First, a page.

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Installers download .NET Framework components for an app or control that targets those versions of .NET Framework. These components must be installed on each computer where the app or control runs. These installers are redistributable, so you can include them in the setup program for your app.

Web installer (web bootstrapper) downloads the required components and the language pack that matches the operating system of the installation computer from the web. This package is much smaller than the offline installer but requires a consistent Internet connection. You can download the standalone language packs to install additional language support.

Offline installer (standalone redistributable) contains all the required components for installing .NET Framework but doesn't contain language packs. This download is larger than the web installer. The offline installer doesn't require an internet connection. After you run the offline installer, you can download the standalone language packs to install language support. Use the offline installer if you can't rely on having a consistent Internet connection.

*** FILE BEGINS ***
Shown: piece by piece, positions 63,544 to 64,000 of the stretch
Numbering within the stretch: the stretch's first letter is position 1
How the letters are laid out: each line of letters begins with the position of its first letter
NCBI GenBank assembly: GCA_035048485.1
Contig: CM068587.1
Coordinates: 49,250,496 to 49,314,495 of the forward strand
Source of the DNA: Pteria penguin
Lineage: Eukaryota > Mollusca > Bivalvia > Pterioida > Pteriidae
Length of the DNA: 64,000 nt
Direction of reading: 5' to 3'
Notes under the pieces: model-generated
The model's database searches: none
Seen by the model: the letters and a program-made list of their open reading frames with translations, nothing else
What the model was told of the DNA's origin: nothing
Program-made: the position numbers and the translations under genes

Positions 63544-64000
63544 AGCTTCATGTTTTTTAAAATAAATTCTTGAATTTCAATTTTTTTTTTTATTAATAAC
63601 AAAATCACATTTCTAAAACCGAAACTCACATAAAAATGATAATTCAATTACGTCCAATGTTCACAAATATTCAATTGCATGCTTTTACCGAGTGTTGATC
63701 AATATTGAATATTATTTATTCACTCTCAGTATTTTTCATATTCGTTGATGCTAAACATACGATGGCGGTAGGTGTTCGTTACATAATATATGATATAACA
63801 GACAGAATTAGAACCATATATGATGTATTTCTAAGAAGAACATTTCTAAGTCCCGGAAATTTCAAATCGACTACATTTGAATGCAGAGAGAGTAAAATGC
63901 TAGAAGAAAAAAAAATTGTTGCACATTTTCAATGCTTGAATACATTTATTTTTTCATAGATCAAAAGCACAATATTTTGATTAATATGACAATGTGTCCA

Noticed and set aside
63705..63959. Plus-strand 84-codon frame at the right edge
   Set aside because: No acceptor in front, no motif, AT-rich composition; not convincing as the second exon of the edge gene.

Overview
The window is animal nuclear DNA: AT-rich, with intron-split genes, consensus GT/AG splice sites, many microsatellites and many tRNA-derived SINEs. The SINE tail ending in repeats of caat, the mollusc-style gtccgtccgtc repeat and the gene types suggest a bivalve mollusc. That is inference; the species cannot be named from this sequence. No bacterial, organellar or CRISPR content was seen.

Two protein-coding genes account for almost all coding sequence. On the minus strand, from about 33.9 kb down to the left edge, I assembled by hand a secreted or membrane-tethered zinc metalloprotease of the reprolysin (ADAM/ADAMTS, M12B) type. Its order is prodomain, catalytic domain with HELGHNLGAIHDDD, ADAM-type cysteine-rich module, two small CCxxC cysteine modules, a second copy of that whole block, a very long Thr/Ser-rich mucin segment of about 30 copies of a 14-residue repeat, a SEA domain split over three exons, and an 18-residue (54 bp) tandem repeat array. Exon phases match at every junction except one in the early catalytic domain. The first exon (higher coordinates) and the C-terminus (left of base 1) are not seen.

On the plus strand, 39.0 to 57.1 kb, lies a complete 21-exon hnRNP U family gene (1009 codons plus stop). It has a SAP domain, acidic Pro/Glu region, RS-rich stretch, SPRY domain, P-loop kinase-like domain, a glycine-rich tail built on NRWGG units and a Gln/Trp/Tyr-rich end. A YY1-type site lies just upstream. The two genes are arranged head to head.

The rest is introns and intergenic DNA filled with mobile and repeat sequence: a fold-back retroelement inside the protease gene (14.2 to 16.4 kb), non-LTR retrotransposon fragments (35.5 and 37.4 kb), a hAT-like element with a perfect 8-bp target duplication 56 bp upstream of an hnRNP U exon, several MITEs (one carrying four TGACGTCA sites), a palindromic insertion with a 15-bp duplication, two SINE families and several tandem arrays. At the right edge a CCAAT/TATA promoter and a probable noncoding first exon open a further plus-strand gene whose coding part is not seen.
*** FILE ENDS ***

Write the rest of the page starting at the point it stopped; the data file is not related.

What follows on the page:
The .NET Framework 4.5 redistributable was updated on October 9, 2012 to correct an issue related to an improper timestamp on a digital certificate, which caused the digital signature on files produced and signed by Microsoft to expire prematurely. If you previously installed the .NET Framework 4.5 redistributable package dated August 16, 2012, we recommend that you update your copy with the latest redistributable from the .NET Framework download page. For more information about this issue, see Microsoft Security Advisory 2749655.